Archaeologists dig deep into the soil in order to find artifacts and tools that tell the history of ancient civilization or life.

When paleoclimatologists want to find out about Earth’s past climates, they do something similar – but instead of digging through soil, they search for hints towards our planet’s history. This involves digging into oceans and water floor sediment, studying coral reefs, and core drilling into ice sheets and glaciers.

The samples these scientists extract from the ice are called ice cores.

An ice core holds a record of how our planet was thousands upon thousands of years ago. The question is, where do these ice cores come from and what can they tell us about climate change today?

What Are Ice Cores and Where Do They Come From?

Glaciers and ice sheets from the Earth’s North and South Poles were originally formed from many years of snowfall accumulation.

After many years of each year’s snowfall compressing the previous snow layers, this pressure forms glacial ice.

In some places, these snow layers form ice sheets that are several miles thick.

Researchers and paleoclimatologists drill out ice cores from deep inside these ice sheets in and around Greenland and Antarctica along with a few high-latitude mountain glaciers and ice caps.

These ice cores are collected in order to study the regional climate variability and to compare this variability from global climate signs.

What Can These Ice Cores Tell Us About Our Planet’s Past Climates?

Every layer of ice tells us a story about how the Earth was when that specific layer of snow fell to the Earth’s ground.

This is because when snow adds itself onto a growing glacier, the air temperature makes an impression onto the water molecules. These layers hold particles themselves – such as ash, dust, pollen sea salts, or other aerosols that were found in the atmosphere at that specific time.

These particles provide evidence of global events like volcanic eruptions and can stay in the ice for thousands of years. On top of this (literally), as the ice is formed and compact over the years, small atmospheric bubbles are pressed inside the ice. These air bubbles include fossil fuel gases such as methane and carbon dioxide, which provide the scientists with samples and a clear idea of what the atmosphere – and our planet – was like when that specific layer of ice was formed.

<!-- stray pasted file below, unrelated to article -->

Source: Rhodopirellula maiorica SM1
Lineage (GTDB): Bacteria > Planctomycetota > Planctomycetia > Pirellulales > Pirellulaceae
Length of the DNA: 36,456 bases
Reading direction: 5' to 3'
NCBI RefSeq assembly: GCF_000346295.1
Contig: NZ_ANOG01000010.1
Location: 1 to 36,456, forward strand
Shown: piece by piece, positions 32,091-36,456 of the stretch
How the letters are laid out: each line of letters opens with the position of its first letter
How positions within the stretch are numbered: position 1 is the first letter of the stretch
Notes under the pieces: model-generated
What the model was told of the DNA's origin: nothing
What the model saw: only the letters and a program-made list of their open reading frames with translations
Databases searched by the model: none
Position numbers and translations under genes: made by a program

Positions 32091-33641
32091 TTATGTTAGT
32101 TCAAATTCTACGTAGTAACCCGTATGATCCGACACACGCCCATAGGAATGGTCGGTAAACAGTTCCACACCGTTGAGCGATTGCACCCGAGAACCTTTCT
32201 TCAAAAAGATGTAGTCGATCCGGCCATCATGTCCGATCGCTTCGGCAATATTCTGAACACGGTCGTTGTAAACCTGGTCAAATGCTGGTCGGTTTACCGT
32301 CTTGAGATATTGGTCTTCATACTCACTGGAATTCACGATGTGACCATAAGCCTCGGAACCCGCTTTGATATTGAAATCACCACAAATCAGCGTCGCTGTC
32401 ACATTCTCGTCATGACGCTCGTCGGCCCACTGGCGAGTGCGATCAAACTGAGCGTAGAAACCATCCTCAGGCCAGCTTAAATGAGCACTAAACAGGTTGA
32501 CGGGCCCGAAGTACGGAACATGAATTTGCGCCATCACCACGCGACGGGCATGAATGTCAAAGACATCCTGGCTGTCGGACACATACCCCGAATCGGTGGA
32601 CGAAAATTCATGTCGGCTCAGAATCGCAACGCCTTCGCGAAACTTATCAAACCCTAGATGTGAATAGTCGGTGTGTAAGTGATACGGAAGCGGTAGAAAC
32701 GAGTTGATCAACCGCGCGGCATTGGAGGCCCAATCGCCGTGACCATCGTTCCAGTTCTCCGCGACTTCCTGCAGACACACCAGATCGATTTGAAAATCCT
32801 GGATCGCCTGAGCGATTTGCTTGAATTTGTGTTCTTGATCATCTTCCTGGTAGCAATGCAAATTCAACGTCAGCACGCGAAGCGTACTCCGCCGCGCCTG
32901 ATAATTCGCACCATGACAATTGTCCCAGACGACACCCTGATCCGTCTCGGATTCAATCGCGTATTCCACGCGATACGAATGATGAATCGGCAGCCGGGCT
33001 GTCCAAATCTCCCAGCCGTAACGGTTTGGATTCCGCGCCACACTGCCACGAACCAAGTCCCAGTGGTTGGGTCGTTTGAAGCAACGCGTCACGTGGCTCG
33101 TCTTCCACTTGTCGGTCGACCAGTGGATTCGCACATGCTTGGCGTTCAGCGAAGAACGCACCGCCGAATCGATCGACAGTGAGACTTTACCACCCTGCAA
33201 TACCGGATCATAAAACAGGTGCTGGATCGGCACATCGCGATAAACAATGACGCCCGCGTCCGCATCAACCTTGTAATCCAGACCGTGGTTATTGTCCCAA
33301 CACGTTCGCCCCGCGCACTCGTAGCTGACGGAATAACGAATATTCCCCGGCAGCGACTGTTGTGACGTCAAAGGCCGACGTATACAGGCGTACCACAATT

When sampled and observed, these bubbles can give an exact measurement of how many greenhouse gases were there at that time. An example is the Vostok Ice Core which presents a detailed analysis of CO2, temperature, and methane samples from roughly 137-102,000 years ago.

How Can Ice Cores Tell Us About the Earth’s Future?

While ice bubble information about our past is extremely interesting, what’s more is how these bubbles from ice cores can tell us about our planet’s future.

Once tested, the ice core’s temperature data is able to validate climate models which predict our Earth’s future climate.

How’s that?

Think of a climate model as a lab built inside of a computer. Scientists layer all of the knowledge about how our ocean, atmosphere, land and ice work, and put them inside this “lab”.

By studying the bubbles from the past and comparing them to this laboratory of information of what our planet is like now, scientists are able to predict what will happen to the planet if it follows along the same patterns as the past.

The bubbles tell us that with more CO2 in the atmosphere, a period of warming quickly followed. That being said, the future climate is very different than the past since it involves human-induced atmospheric temperatures.

What Ice Cores Tell Us: Final Thoughts

While there are many different ways of analyzing the bubbles and information that ice cores give us from various core drilling samples around the world, scientists in this field in this day and age have mastered the techniques.

What’s interesting is the way these bubbles, formations, and aerosols can tell us about our past – and possibly, our future.

While the future is hard to predict given the many different variables in place and needed to be accounted for, there is still some possibility that there may come a time where we relive our past climates in some form.

The most important aspect to remember is to not become stuck on the past, but to notice what is happening currently in our world. Recognize the issues and focus on ways to solve them to maintain what’s important – the nature around us that provides us life.

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